Here, now, is the practice of yoga.

अथ योगानुशासनम् ॥१॥

atha yoga-anuśāsanam ॥1॥

When I first enrolled into my first teacher training, I had this idea that I would learn (obviously) how to teach yoga but had no idea that it would open my eyes and heart to another way of living.

I won’t lie, the first teacher training I took was intense and it was a whole other language. Literally and figuratively, with the Sanskrit terms. And the second teacher training I took, was even more intense because we were expected to learn not only the Sanskrit terms but also how to read and write.

One of the most common philosophical texts that an introductory yoga training will cover is called the Yoga Sūtras by Patañjali. It is essentially, a yoga for dummies, kind of text. The text has a total of 4 chapters that are meant to be followed (and mastered) in sequence to each other as each chapter builds on the skills and insight gained from the previous chapter.

This can (and is) a lifelong study for anybody because the text is so rich and its lessons seemingly change as one changes in perception, understanding and movement through life. The details of the text and the key points are most definitely worthwhile to cover in a later blog post but it is the very first sentence of the very first chapter that offers such incredible insight.

In Sanskrit, atha yogaanuśāsanam, can be translated in two different ways. Both of them, valid and something to consider in day to day living.

Here now, is the practice of yoga.

An introductory sentence to the text the yoga practitioner is about to read and the path they are about to embark on. Here, is the teachings and lessons of yoga. Here, begins the practice of yoga.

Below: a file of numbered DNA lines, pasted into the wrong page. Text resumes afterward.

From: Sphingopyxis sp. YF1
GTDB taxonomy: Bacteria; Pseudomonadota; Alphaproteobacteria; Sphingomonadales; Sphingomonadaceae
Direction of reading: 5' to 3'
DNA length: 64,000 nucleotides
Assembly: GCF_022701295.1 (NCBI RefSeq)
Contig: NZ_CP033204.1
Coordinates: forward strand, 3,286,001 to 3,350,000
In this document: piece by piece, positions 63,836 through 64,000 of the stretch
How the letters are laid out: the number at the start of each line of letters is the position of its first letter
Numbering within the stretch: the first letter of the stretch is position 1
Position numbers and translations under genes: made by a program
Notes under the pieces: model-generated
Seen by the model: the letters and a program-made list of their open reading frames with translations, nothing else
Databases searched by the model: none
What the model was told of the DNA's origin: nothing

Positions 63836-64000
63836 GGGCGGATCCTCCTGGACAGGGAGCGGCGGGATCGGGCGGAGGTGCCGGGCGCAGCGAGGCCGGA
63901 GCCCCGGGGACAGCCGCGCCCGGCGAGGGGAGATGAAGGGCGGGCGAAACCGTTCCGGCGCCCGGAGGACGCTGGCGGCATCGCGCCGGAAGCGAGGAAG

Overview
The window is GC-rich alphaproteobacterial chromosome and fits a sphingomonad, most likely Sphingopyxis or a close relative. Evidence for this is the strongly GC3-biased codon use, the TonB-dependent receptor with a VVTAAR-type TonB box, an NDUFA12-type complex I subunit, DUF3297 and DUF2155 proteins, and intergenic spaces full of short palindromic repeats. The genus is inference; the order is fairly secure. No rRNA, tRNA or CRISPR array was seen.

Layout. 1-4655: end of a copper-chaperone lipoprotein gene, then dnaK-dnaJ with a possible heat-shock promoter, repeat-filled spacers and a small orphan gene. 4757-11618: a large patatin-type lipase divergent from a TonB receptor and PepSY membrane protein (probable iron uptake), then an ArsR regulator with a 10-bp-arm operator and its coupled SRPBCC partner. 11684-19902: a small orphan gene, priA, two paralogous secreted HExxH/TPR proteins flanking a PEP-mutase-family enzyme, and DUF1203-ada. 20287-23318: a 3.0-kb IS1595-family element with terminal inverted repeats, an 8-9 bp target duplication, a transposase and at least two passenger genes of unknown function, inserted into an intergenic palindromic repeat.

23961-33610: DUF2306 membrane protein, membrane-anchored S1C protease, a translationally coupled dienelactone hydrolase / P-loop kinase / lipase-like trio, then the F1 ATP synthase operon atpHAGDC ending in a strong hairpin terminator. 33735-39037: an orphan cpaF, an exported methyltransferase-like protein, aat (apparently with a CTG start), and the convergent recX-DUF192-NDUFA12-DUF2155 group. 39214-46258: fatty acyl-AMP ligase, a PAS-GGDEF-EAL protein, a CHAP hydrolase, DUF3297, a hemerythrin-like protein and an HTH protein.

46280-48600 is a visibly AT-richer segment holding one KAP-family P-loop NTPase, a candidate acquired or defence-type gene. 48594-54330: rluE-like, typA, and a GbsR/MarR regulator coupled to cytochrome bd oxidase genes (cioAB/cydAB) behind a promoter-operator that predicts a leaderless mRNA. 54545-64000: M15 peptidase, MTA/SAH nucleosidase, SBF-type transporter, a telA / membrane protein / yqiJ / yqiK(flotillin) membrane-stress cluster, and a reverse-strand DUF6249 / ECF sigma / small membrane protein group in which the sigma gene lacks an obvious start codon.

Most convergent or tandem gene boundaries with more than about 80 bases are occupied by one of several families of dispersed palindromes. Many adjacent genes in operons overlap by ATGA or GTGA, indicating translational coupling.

But with a simple addition of a comma, the translation changes.

Here, now, is the practice of yoga.

As you are reading the sentence, you are already in the practice of yoga. But more so, now is in reference to every moment and how every moment is the practice of yoga.

The second translation really spoke to me and still does to this day. The reality is that we can be perfect yoga practitioners within the confines of a studio and on the four corners of our yoga mats. It’s easy to be calm, happy, relaxed and content in that space on the majority of days. But how much of a yogi / yogini are we when we are stuck in unexpected traffic and you are already late, or hungry, or tired? Where is the yogi / yogini when somebody knows just how to push your buttons and says or does something to you that makes you angry, sad, disappointed, jealous, annoyed, frustrated? Or when a total stranger is just being a plain ol’ jerk to you? Those are the moments that challenge me the most and also the moments where the practice of yoga is most advanced. To quell my reaction so it becomes a response.

It’s not easy (it never is).

But it’s a practice and without a doubt, the advanced practice. And that’s just the first sentence of the text!! So, we just keep trying. We keep with the deep inhales and exhales to press reset and to employ the lessons we have learned on our mats beyond the four walls of a yoga studio.

Here, now, is the practice of yoga.

Kate Mak